If you make a personal injury claim after any kind of accident in which someone else played a part, what are your chances of getting any compensation for your medical bills and other losses? We surveyed our readers across the United States who recently went through the personal injury claim process, to see how their cases turned out. Here’s what we learned.
More Payouts Than Not
Overall, seven in ten of our readers with a personal injury claim received a “payout” (either an out-of-court settlement or a court award after a trial), while less than a third received nothing. Of course, we can’t know everything about these cases, including how much each side was to blame for the underlying accident. But when we looked more closely at what readers told us about their claims, we saw that some factors made a real difference in their chances of seeing some kind of payout.
The Advantage of Having a Lawyer
Our survey showed that a lawyer is the biggest difference-maker when it comes to getting a personal injury payout or getting nothing. More than nine out of ten claimants who had legal representation received a settlement or award. In contrast, the readers who went without an attorney were nearly evenly split between those who received a payout and those who came away nothing. Viewed from another angle, the vast majority (86%) of readers who didn’t get a payout didn’t have a lawyer. These results aren’t surprising. Lawyers know what it takes to build a solid personal injury claim, gather evidence, and deal with insurance adjusters. (For more details, see our article on how having a lawyer affects the outcome of personal injury cases.)
Filing or Threatening a Lawsuit
Another factor had a measurable effect on our readers’ likelihood of getting any payout for their personal injury—whether they took steps toward getting the court involved in the case. Just over half of our readers resolved their personal injury claims without filing a lawsuit or even notifying the other side that they were ready to do so. But only about two-thirds of those readers received a settlement from the insurance company. In contrast, 81% of the readers who filed or threatened to file a lawsuit got a payout—and the vast majority of those (92%) were settlements from the insurance company rather than a court award after a trial.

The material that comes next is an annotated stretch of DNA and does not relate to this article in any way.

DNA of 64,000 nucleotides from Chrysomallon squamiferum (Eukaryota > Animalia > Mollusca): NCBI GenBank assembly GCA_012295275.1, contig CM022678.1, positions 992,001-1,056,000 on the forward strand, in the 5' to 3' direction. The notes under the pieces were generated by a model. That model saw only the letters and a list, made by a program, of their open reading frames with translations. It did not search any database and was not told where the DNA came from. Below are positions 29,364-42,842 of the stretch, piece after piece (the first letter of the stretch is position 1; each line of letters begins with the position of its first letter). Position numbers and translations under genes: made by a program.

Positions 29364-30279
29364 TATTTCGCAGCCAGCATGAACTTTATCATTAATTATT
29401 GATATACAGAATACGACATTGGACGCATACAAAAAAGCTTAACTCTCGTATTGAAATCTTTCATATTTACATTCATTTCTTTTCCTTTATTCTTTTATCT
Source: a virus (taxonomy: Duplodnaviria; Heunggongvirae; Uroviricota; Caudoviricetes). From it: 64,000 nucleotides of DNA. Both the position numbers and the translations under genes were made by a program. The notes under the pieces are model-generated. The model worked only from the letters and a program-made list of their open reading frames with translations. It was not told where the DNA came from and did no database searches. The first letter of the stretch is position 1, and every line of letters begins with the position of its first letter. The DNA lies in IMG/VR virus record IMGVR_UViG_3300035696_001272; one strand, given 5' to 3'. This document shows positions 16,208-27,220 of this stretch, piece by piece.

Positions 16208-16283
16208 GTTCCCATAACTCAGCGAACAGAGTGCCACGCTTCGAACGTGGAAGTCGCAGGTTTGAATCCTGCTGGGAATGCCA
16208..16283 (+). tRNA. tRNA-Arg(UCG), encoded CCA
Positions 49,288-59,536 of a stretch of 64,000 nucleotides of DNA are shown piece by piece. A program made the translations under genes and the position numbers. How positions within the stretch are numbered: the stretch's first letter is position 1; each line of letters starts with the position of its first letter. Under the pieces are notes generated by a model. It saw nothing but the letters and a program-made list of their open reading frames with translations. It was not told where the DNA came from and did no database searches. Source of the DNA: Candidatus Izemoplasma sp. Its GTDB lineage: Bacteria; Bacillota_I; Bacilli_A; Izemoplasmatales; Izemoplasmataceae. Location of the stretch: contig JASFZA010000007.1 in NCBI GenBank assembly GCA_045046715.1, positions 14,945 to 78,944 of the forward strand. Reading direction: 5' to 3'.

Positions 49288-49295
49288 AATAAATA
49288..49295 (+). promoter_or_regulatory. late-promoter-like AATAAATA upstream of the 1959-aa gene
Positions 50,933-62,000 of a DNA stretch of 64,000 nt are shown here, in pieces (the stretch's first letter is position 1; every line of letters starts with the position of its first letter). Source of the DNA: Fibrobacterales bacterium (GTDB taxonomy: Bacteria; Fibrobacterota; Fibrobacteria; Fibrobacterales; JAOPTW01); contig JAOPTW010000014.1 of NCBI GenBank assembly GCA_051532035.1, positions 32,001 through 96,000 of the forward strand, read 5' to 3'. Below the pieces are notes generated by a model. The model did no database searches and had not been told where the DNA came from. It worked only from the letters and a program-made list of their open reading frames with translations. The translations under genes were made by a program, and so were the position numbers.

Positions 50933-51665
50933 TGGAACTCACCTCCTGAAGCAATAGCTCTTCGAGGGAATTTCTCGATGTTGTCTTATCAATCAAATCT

Even though almost all payouts in personal injury claims are the result of an out-of-court settlement rather than a trial, insurance companies are clearly more likely to make a settlement offer if you (or your lawyer) show them that you’re serious by moving ahead toward a lawsuit.
Type of Accident
Many different kinds of incidents can lead to personal injury claims, from assaults to dog bites, from defective products to slipping and falling on someone else’s property. Car accidents are the most common—six out of ten readers were hurt in accidents involving some kind of vehicle.
Readers with car accident claims were more likely to get a payout than those with the second-most-common claim—a slip and fall. Eight out of ten car accident victims received a settlement or award, compared to only half of those who were hurt in a fall. This makes sense when you consider that, in most car accident scenarios, it’s relatively easy to retrace what happened, take photos of the scene, assess vehicle damage, and determine who might have been at fault. With a fall-related accident, proof can be a lot more challenging.
Fight for Your Rights
The factors we’ve discussed here not only affect your chances of receiving any settlement or award in your personal injury claim—they also have an impact on the amount of the payout. (See our article on how different variables affected readers' personal injury settlements and awards.) Naturally, the nature and extent of your injuries will also affect how much money you get. But the most important lesson from our survey is that you need to be willing to fight for your rights if you don’t want to be left empty-handed. For many of our readers, that meant getting help from an attorney and being prepared to file a lawsuit if necessary.